What are Uterine fibroids?
Uterine fibroids are benign growths found in a woman’s pelvis. The size of the fibroids can vary ranging from pea-sized to 6 inches wide. Fibroids have also been known to grow large enough to fill the pelvis or abdomen.
Where are they found in the pelvis?
Uterine fibroids are found in the uterus, the outer surface of the uterus, the uterine wall, or attached to the uterine wall by a stem-like structure.
What are the symptoms of Uterine fibroids?
There are numerous symptoms a woman can experience when uterine fibroids are present, including:
- Menstruation that may be more frequent, heavier, and longer than normal.
- Cramping, non-menstrual vaginal bleeding, and anemia due to blood loss may also be present.
- Pain in the abdomen or lower back area.
- Pain during sex.
- Feeling pressure when urinating.
- Constipation and stomach cramps.
- The abdomen and uterus may appear enlarged or distended.
- Miscarriages and infertility.
How are uterine fibroids diagnosed?
There are numerous ways uterine fibroids can be diagnosed by your doctor:
How can uterine fibroids be treated?
- Medication such as birth control pills, gonandotropin-releasing hormone agonists, or progestin-releasing intrauterine device.
- Myomectomy, which is the removal of fibroids through surgery by using laparotomy, laparoscopy, and hysteroscopy methods.
If you think you may have uterine fibroids, or have had a history of them and think that you may have them again, always see your doctor so he or she can make an accurate diagnosis and the correct treatment can be implemented.
Your doctor’s appointments are an opportunity to make the most of your health care visit. However, as a patient, you may feel limited by the amount of time that you have with their doctor, or may feel pressured to make your concerns quick and to the point.
Your health and wellness is a top priority in your life. The following tips can help you prepare for a successful and efficient health care visit with doctor.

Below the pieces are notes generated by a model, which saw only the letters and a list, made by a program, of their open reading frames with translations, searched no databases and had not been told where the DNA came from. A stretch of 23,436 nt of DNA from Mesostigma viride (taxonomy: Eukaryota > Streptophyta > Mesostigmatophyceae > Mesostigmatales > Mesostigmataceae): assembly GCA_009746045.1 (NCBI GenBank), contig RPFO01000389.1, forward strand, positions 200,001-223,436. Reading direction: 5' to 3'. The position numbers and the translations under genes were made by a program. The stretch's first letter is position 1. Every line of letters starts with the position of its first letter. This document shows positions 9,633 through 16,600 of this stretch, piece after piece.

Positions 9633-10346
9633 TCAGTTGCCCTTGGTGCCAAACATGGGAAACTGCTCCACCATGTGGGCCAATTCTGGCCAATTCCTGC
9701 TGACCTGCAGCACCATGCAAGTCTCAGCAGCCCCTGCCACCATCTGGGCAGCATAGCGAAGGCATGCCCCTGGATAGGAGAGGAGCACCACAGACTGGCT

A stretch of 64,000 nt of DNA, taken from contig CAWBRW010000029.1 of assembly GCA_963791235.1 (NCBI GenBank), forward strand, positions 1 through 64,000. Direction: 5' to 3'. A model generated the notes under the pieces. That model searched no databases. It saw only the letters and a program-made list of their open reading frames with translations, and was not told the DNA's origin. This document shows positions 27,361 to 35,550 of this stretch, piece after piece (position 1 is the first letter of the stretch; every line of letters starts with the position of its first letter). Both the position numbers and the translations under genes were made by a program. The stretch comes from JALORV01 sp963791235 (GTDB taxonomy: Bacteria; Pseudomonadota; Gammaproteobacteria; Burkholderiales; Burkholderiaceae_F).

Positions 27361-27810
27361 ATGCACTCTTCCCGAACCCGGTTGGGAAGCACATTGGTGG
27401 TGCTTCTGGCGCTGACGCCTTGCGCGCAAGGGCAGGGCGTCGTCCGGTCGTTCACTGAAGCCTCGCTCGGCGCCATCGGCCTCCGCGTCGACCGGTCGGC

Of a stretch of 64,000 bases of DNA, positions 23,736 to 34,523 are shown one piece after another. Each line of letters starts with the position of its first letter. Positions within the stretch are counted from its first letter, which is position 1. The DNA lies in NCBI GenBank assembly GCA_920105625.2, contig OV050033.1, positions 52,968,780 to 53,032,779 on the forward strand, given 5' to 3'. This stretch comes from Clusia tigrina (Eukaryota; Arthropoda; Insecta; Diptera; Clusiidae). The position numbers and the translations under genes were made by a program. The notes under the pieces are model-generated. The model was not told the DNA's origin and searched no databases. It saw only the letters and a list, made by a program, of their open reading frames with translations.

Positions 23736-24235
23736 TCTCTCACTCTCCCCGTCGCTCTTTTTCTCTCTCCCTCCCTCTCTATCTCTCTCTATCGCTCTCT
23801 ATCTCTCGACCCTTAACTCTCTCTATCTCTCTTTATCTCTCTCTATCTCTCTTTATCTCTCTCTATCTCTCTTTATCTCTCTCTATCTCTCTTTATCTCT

- Ask questions. When you visit your doctor, make sure you bring with you a list of questions you want to ask him or her. Being prepared for your visit will help alleviate stress and frustration.
- Be upfront. If there is something you are unsure about, but are afraid to ask, ask it anyway. Remember: your health and wellness is of the utmost importance. Don’t leave the doctor’s office with questions unanswered.
- Medications. Part of preparing for your doctor’s visit is ensuring that you have all of your medications with you. When your doctor has full disclosure on what is happening in your life, he or she can help you more efficiently and effectively.
- Support network. There may come a time when you require extra support during your doctor’s visit. Maybe you are extremely concerned about a health situation and need to have a friend or family member with you. If you are facing a serious health condition, bringing someone with you to the appointment will not only give you a shoulder to lean on, but can be a great support when it comes to understanding the information the doctor is providing.
- Be open and honest. If something is concerning you, if you are embarrassed about an issue, maybe you forgot to do what the doctor ordered the first time around and now the condition has become worse, just tell it like it is. Your doctor knows that not everyone is going to follow a doctor’s advice. Your doctor can better treat you when he or she is fully aware of what is happening.
Following these tips can lead to better communication and a more effective relationship with your healthcare practitioner.